With a five-year survival rate of just 6 percent, pancreatic cancer has the lowest relative survival rate of all cancers tracked by the American Cancer Society and the National Cancer Institute (NCI). It's the fourth leading cause of cancer death in the United States.

The good news is there is currently a bill, the Pancreatic Cancer Research & Education Act (S362/HR733), that would change these statistics by requiring the NCI to develop a long-term comprehensive strategic plan to combat this insidious disease. We need the Pancreatic Cancer Research & Education Act passed.

Fighting this disease is personal for me because my Mom, Jane Hogan, lost her 15-month battle on Feb. 17, 2009. We were so hopeful because she was one of the few to be a candidate for the Whipple surgery. Unfortunately, this didn't save her.

As a member of the Senate Committee on Health, Education, Labor & Pensions (HELP), our U.S. Sen. Lamar Alexander wields enormous influence over the fate of the Pancreatic Cancer Research & Education Act. We need his support. Please join me in urging Sen. Alexander to co-sponsor S362 today in order to give hope to the 44,000 Americans who will be diagnosed with pancreatic cancer this year.

Together we can make a difference!

EDITH SNIDER

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People must ask right questions

Two vexing issues we avoid discussing, abortion and homosexuality, appear light years away from resolution despite recent progress. But are we asking the right questions? When does life actually begin? Is sexual orientation actually a choice?

Conservatives argue that at conception, the very moment the microscopic sperm cell enters the one-celled ovum, a little person is created with a mind and a soul. But substantial scientific evidence indicates that at this point the human zygote has neither the neural sophistication nor cellular differentiation to be considered a being of any kind, only the potential.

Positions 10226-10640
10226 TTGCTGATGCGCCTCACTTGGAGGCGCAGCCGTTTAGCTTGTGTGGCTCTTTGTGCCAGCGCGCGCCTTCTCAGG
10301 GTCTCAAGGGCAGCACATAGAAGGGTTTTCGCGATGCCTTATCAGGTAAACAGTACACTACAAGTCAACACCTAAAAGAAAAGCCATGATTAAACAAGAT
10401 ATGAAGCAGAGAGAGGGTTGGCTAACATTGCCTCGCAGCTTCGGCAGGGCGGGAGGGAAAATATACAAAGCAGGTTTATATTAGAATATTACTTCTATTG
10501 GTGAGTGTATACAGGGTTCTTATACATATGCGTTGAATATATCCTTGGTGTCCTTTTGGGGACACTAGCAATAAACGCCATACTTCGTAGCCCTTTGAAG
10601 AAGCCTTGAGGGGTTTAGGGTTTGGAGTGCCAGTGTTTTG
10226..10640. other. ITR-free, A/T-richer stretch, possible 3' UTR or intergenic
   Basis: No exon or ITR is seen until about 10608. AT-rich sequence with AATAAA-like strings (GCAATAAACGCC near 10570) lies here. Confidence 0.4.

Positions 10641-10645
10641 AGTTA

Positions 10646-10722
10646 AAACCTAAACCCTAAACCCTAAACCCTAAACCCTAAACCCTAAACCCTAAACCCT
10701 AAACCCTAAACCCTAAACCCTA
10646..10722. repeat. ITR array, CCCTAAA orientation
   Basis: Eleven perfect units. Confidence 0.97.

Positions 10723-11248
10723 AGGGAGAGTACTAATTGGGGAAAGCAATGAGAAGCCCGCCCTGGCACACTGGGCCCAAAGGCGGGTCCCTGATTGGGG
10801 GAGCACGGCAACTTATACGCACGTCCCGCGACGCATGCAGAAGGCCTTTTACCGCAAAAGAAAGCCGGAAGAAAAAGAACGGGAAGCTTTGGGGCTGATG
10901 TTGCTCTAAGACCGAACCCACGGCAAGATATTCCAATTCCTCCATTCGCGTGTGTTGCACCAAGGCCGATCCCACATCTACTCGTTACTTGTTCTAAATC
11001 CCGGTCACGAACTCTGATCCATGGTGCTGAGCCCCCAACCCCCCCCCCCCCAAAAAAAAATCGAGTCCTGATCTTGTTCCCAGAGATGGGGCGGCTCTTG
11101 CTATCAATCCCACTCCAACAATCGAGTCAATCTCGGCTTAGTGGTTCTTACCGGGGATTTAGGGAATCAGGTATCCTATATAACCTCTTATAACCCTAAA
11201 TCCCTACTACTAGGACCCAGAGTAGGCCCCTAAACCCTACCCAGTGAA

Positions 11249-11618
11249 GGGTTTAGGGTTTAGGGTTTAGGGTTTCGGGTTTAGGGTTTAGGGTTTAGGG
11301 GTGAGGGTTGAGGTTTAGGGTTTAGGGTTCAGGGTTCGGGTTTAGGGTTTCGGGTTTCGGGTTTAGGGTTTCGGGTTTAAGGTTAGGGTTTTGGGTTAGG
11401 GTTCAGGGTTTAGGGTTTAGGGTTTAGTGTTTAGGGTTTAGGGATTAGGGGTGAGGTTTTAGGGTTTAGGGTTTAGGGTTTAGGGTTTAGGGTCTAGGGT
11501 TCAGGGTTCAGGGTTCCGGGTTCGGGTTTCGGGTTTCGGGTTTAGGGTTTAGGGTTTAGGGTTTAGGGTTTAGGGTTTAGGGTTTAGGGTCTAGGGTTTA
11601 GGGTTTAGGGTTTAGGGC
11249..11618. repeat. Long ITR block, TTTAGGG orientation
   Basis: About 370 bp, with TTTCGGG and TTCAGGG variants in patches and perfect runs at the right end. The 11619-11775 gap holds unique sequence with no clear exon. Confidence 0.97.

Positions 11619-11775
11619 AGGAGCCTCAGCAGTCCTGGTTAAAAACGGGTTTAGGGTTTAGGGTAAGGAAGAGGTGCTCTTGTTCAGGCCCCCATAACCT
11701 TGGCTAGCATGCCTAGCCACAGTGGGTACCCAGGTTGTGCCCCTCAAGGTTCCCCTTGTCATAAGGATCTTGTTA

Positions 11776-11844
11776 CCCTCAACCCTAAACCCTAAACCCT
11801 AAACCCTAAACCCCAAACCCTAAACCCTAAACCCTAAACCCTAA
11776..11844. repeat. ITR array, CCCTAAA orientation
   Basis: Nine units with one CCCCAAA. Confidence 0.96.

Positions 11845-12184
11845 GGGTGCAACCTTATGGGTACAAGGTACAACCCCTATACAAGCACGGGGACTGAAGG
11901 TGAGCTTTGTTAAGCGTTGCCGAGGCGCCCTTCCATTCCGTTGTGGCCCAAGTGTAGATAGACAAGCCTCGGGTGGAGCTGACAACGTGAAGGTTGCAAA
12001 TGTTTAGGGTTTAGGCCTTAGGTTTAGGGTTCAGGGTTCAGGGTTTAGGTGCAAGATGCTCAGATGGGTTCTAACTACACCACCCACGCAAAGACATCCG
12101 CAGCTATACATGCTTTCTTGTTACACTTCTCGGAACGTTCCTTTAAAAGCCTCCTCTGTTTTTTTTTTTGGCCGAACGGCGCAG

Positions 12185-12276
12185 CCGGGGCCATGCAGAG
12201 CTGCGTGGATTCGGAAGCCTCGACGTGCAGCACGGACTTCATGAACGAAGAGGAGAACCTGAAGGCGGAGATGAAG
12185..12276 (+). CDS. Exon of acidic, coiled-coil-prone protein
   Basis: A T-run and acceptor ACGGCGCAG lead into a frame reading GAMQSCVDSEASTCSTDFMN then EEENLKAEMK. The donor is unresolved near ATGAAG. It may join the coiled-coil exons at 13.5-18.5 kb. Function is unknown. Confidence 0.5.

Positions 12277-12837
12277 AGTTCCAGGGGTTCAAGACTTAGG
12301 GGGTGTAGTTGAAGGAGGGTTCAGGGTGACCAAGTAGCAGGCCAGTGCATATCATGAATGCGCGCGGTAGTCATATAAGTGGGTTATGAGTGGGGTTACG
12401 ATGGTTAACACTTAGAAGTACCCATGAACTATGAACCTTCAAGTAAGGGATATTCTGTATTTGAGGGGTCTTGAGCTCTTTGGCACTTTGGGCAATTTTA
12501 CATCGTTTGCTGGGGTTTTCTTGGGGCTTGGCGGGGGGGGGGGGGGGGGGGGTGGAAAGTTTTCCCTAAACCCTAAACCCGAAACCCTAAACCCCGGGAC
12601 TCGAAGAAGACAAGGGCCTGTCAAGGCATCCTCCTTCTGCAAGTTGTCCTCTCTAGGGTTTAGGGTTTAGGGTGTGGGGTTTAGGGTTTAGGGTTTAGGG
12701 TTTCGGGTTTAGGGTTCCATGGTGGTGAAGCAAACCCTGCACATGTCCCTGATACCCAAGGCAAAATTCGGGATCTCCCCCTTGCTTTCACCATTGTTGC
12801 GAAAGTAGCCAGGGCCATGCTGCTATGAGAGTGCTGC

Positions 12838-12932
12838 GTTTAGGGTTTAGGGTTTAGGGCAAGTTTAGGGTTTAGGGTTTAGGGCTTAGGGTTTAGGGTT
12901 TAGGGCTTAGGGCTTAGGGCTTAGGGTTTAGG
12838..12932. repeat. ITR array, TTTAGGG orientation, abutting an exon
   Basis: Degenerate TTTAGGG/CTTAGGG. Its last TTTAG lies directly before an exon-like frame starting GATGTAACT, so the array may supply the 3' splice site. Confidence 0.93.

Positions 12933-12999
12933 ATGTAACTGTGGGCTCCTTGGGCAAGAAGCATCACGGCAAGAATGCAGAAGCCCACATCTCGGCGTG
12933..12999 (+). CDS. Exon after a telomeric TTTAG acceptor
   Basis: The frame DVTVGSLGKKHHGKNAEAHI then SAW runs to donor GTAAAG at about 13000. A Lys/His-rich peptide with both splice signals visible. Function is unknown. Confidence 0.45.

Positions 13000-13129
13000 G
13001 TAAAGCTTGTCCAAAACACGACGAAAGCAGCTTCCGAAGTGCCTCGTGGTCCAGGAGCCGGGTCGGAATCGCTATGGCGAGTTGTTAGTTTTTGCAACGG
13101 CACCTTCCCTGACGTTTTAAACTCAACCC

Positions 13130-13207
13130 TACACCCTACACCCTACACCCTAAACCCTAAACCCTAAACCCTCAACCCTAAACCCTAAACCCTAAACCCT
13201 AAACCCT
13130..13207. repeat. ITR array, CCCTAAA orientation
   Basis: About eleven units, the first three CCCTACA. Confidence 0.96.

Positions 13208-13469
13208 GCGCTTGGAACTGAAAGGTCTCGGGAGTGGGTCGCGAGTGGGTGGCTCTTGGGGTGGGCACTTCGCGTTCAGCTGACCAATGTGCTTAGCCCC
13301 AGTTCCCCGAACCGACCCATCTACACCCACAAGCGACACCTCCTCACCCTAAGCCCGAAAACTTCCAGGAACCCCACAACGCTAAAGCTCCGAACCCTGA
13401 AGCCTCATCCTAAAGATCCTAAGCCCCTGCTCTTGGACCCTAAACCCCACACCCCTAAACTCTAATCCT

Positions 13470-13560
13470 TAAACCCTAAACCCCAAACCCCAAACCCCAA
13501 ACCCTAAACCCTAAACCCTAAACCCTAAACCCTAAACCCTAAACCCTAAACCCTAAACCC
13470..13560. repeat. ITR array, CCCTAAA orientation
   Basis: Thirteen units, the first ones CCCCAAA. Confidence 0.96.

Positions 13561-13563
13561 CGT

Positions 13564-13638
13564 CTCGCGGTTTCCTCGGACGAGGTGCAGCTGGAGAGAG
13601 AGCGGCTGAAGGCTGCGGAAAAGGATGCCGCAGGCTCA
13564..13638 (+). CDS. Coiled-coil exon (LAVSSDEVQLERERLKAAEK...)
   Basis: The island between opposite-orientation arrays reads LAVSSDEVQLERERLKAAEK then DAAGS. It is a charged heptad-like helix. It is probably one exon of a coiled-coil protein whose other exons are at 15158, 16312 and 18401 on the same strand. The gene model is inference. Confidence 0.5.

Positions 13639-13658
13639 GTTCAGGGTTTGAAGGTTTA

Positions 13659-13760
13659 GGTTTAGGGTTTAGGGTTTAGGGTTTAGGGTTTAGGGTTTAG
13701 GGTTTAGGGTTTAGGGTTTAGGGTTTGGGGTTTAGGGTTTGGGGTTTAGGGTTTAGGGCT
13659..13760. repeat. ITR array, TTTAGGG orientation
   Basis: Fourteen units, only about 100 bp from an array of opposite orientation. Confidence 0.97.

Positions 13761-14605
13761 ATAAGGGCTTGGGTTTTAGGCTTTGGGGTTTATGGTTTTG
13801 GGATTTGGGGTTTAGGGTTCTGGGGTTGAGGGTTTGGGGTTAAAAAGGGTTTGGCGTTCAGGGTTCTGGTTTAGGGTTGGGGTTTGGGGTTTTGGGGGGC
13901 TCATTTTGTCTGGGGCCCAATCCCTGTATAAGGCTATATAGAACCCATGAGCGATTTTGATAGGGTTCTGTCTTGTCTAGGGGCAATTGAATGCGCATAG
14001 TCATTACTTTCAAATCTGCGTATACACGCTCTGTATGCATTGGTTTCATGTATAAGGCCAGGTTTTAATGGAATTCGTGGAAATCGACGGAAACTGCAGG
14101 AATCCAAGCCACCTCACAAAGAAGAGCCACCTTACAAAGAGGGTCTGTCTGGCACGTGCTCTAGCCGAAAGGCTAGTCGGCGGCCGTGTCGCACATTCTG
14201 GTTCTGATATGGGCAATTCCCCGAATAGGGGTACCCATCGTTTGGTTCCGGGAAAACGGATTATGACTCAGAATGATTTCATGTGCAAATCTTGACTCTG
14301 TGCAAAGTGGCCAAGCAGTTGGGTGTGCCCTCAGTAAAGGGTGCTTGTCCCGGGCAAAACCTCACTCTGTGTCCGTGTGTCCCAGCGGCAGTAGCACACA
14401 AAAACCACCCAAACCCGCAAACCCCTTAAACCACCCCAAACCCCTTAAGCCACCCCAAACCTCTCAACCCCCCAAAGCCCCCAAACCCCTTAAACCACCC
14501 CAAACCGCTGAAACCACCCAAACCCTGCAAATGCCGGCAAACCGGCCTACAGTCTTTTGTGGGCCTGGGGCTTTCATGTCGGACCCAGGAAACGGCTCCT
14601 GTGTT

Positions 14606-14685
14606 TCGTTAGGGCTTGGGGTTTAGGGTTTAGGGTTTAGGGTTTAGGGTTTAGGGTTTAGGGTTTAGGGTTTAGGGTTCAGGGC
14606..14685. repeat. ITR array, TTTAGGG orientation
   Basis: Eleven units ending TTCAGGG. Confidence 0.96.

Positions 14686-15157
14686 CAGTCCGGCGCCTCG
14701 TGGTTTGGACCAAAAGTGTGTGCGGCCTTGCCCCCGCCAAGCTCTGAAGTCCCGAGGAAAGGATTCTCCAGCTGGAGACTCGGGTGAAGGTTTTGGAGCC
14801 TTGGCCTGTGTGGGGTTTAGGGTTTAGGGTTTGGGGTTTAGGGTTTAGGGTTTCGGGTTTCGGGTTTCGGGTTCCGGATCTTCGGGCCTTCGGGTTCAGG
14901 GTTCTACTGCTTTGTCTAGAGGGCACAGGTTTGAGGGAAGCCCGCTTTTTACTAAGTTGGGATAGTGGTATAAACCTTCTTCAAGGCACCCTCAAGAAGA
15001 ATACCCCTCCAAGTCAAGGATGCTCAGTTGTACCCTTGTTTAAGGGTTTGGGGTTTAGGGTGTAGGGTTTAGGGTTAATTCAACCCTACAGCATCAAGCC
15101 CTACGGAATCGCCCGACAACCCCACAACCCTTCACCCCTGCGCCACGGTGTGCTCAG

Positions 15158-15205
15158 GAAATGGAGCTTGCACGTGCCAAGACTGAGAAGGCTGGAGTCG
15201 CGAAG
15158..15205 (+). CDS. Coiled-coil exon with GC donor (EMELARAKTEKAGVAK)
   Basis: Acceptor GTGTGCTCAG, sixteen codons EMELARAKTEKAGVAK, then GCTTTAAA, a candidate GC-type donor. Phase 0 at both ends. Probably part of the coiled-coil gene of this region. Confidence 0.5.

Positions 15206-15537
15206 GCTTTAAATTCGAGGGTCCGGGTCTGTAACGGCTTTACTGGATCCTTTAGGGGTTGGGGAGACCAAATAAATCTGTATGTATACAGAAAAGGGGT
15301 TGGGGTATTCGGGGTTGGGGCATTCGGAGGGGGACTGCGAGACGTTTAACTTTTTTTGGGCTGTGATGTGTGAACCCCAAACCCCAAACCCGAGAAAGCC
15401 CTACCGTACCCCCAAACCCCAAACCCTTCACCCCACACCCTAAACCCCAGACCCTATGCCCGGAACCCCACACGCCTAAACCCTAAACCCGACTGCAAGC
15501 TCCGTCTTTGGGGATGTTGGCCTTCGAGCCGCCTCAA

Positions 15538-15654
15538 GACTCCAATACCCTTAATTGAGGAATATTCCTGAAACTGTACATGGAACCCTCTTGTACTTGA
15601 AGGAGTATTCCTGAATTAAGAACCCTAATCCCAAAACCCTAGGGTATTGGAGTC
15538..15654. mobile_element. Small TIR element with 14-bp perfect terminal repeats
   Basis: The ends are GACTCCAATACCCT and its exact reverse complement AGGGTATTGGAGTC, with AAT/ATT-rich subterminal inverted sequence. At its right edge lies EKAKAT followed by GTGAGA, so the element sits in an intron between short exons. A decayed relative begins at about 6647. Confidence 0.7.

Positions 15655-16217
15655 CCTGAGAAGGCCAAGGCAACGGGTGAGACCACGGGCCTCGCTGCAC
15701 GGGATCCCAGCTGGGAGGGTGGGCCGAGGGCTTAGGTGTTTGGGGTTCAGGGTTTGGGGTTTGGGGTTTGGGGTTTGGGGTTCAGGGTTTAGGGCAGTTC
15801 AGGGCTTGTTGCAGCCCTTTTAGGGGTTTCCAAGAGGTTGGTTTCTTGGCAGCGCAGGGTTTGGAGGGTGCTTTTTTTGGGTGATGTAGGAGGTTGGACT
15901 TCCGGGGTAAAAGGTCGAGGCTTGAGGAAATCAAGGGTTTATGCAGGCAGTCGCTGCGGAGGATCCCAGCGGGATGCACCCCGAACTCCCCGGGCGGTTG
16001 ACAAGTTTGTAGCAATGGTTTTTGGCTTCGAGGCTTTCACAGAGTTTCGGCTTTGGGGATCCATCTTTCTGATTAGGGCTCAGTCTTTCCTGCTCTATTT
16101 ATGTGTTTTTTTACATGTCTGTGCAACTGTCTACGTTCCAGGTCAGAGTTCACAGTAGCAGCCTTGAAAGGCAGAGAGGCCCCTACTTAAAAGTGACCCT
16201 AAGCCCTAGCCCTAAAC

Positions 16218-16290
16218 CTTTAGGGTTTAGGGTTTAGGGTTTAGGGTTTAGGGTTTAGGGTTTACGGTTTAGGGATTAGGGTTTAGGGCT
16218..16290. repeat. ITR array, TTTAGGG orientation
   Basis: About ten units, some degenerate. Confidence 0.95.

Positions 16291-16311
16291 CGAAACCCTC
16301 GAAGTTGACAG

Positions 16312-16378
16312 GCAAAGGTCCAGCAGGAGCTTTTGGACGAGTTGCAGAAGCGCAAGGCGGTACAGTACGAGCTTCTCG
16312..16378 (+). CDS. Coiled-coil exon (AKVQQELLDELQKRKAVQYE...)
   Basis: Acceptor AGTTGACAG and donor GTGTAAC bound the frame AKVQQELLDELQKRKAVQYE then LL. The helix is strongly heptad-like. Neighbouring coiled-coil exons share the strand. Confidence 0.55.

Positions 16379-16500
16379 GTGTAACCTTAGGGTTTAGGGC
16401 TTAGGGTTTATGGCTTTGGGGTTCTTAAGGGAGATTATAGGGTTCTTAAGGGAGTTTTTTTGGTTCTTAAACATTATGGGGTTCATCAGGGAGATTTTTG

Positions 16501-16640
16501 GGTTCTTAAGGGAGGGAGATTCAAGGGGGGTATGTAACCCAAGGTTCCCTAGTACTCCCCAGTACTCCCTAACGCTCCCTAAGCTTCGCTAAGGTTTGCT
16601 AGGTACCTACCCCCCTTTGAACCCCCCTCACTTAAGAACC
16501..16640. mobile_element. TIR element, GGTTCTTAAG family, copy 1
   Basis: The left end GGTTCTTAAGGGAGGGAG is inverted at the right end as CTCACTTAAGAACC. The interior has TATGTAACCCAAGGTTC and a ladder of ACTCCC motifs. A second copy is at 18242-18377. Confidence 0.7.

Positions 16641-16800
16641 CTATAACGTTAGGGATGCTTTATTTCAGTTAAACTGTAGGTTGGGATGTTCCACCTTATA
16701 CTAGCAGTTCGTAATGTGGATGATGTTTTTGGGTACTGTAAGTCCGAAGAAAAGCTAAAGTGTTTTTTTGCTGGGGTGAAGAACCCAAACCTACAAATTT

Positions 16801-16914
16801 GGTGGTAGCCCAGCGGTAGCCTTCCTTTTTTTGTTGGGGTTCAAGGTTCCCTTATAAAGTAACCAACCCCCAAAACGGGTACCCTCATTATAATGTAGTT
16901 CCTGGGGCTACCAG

Evangelicals insist that if we can't remember the date and time we chose Christ as our Savior we probably didn't. But if sexual orientation is a choice, as they claim, I can't for the life of me remember when I chose girls. In fact, I can't recall when I didn't; it was just natural. Homosexuals feel they have experienced a similar phenomenon but in a different direction. Does anyone honestly know?

Until we convene our best scientific, legal and theological minds and address these issues objectively, dispassionately and yes, prayerfully, these highly-emotional debates will never progress beyond the name-calling stage where they are today.

GEORGE B. REED JR., Rossville

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America needs more teamwork

The truth is, nobody running for president can get anything done with the way both Houses of Congress are playing political games!

No presidential candidate, whether Democrat or Republican, whether black or white, can get anything done because of our lawmakers' nit-picking and defeating everything that is presented.

Teamwork is essential. Teamwork, yes teamwork! I urge all good citizens to rise up and start demanding that Congress work together to correct what needs to be corrected in our great country. Not overseas, but here in our country.

Congress is where the laws are created. There are no laws coming from Congress for the president to sign. The president is not the one to make laws. It is the Congress.

Obama knows exactly what needs to be corrected. But he cannot because Congress blocks everything he tries to do. And I might add, a man as white as snow could not do any better.

Teamwork, not political games, is what America needs. So, citizens, start writing letters to our congressmen demanding they do the job we elected them to do. Write to them.

JOY E. ADAMS